November 18, 2015
Director's Column

Making Air Travel Cleaner and Safer and Giving Thanks at PNNL

Originally Published in the Tri-City Herald on November 18, 2015
Picture of researcher wearing protective gear handling a flask

Bio-based products and catalysis research, including scientific collaborations with Washington State University at the Bioproducts, Sciences, and Engineering Laboratory on the WSU Tri-Cities campus, are helping deliver technologies that reduce reliance on foreign oil and gas to private industry and government customers.

(Photo by Pacific Northwest National Laboratory)

No sooner than we turn back the clocks, the weather takes a turn and reminds us that the holidays are just around the corner. For many of us, this means flying to see family and friends—or picking them up at the newly remodeled Tri-Cities Airport.

Most of us take flying for granted, trusting that someone somewhere is working to ensure that it is safe and sustainable. Well, as you might guess, the scientists and engineers at the Department of Energy's Pacific Northwest National Laboratory are among those engaged in this endeavor.

At PNNL, we apply our science and technology to a number of aviation challenges. For example, we are working to make it more environmentally friendly through our work on bio-based aviation fuels and de-icers.

PNNL is teaming with Washington State University to make jet fuels that will reduce the airlines' carbon footprint as part of a Federal Aviation Administration center of excellence. This research leverages our longstanding partnership in the Bio-products Science and Engineering Laboratory at WSU Tri-Cities.

In another project from a few years ago, we developed a technology to produce propylene glycol from bio-based material instead of petroleum. Propylene glycol is a common ingredient in many household and commercial products, including de-icing fluids. We licensed the technology to Archer Daniels Midland and they now produce upwards of 100 million pounds of renewable propylene glycol per year.

PNNL scientists and engineers also are working to improve airline security, passenger screening in particular. The millimeter wave full-body scanners developed by PNNL are used at airports around the world and throughout the United States—even at Tri-Cities Airport—to quickly screen passengers for concealed weapons or plastic explosives that conventional metal detectors would miss.

Meanwhile, back in the lab, we are working on a new bottle screening technology that will detect liquid explosives. It builds on PNNL's portable acoustic inspection technology that can determine the contents of a sealed container without opening it. This technology is quick, noninvasive and so sensitive it can differentiate between Coke and Diet Coke.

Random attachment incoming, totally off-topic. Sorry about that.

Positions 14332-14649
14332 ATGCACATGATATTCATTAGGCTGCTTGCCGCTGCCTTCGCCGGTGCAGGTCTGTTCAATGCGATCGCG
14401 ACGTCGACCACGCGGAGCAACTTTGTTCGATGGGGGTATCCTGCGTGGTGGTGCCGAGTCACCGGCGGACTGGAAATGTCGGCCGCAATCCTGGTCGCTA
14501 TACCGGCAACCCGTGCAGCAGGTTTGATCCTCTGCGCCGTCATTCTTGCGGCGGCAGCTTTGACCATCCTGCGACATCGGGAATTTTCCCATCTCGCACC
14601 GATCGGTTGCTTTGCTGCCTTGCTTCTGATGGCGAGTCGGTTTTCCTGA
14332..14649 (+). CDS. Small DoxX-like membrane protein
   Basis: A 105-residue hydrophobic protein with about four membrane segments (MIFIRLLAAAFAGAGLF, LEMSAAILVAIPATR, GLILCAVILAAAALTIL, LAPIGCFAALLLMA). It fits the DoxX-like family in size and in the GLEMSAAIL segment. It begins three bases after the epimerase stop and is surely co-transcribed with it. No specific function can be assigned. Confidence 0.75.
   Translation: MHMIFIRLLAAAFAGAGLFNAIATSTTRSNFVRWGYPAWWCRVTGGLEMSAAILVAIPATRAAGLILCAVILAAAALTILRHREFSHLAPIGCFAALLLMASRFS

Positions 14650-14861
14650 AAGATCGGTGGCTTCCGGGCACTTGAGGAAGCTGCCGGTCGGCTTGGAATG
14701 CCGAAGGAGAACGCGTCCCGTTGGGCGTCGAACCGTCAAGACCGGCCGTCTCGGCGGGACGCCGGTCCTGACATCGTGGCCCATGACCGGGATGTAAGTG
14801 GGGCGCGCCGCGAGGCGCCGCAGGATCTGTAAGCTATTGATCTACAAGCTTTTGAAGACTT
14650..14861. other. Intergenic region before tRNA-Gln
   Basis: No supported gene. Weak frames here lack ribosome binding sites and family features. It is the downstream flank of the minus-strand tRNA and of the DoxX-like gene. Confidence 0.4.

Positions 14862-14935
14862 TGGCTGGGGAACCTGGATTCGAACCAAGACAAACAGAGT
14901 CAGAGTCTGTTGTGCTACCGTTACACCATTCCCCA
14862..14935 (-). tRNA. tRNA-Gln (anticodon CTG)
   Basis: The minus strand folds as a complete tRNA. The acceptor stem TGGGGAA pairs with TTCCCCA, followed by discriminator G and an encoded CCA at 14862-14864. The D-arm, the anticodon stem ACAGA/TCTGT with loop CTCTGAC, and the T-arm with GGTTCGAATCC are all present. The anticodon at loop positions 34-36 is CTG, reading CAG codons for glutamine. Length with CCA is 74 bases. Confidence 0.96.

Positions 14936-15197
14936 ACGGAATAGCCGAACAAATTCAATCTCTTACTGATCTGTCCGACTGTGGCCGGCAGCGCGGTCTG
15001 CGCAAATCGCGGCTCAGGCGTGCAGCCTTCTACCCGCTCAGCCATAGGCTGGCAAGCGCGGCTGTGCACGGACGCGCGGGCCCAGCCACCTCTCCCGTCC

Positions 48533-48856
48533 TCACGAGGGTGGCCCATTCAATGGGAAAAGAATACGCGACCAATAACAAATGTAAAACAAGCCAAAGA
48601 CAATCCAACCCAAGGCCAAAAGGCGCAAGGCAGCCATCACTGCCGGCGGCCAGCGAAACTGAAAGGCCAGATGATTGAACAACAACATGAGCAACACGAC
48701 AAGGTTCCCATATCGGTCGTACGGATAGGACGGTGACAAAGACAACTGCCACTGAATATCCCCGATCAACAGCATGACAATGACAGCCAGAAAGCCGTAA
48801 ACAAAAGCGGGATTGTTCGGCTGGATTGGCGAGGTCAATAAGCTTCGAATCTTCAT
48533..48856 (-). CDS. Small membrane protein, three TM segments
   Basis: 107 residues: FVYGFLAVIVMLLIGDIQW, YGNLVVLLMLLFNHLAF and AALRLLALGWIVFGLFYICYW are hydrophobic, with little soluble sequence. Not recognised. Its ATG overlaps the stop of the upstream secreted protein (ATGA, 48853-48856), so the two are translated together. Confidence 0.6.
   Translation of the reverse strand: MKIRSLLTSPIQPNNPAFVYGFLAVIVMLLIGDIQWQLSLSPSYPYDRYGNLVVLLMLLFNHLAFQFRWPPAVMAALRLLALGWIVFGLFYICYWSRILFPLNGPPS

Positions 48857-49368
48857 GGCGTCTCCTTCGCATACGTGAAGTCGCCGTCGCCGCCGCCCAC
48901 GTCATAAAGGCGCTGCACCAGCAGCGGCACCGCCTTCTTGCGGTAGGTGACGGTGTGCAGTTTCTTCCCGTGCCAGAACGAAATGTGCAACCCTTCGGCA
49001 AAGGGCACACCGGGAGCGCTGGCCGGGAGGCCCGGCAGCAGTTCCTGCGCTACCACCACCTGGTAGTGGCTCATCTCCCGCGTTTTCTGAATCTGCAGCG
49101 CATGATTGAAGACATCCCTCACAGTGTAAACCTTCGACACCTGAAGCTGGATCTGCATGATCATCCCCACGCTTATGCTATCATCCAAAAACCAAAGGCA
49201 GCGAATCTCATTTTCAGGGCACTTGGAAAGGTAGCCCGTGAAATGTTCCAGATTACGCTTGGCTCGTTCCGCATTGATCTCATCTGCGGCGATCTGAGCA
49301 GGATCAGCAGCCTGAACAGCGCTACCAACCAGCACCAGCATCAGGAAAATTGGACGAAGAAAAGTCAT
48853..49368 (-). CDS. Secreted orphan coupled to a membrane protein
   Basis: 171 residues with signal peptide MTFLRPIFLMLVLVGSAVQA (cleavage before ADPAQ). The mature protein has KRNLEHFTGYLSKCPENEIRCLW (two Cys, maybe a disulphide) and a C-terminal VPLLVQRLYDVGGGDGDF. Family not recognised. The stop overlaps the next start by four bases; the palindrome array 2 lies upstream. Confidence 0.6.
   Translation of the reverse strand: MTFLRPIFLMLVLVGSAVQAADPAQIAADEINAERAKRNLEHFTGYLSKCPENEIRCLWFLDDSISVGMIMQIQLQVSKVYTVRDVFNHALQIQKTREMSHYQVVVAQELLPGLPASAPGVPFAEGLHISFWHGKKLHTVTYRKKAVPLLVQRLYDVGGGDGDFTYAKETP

Thanksgiving also is a time to reflect on our good fortune—and there are many things at PNNL for which we are grateful.

First, we have incredibly talented employees and supportive families. Our 4,300 scientists, engineers and support professionals do amazing things every day. They are highly dedicated, often working long hours and spending days away from their families as they travel to conduct their research, present their findings or meet with sponsors and collaborators. Their families put up with a lot, and I thank them for their understanding and support.

Second, we have wonderful partners, locally and nationally. I already mentioned one of our many collaborations with WSU. We also partner extensively with the University of Washington. For example, we created the Northwest Institute for Advanced Computing on the UW campus to foster joint research in computing and its applications. We worked in partnership with Columbia Basin College to develop and launch CBC's cyber security program, which is preparing the future work force in this critical and growing field.

Beyond the Northwest, I recently visited the Joint Global Change Research Institute in Maryland, where we work with University of Maryland colleagues to advance our understanding of the impacts of climate change. And last month, PNNL signed an agreement with Arizona State University to collaborate on research related to energy security, climate science and sustainability and other aspects of global security.

We also partner broadly with industry to translate our discoveries into new products. In addition to the Archer Daniels Midland example above, we have teamed with start-ups in Mukilteo and Massachusetts to commercialize our battery technologies. We welcome industry collaborations and use of our state-of-the-art scientific instruments. For example, Monsanto joined with PNNL and three universities to use some of our instruments to enhance biofuel production and sustainable agriculture.

Third, I wish to thank our many sponsors for placing their trust in us. Most of our research is funded by DOE and the National Nuclear Security Administration, but we also appreciate the support and confidence of the Departments of Defense and Homeland Security, and the National Institutes of Health, to name just a few. Of course, these agencies and PNNL are ultimately dependent upon the American taxpayers who fund our research. We are committed to stewarding these funds responsibly.

Last, but certainly not least, at PNNL we are grateful for the Tri-Cities community and the support you provide. We enjoy being part of such a vibrant community and value all the ways that we work together to improve our quality of life. We do our best to give back in various ways, including Battelle's charitable giving and the volunteer work of so many of our employees. We are proud to call the Tri-Cities home and thankful for our neighbors.

Steven Ashby, director of Pacific Northwest National Laboratory, writes this column monthly. To read previous Director's Columns, visit and filter by Director's Columns in our Latest Stories.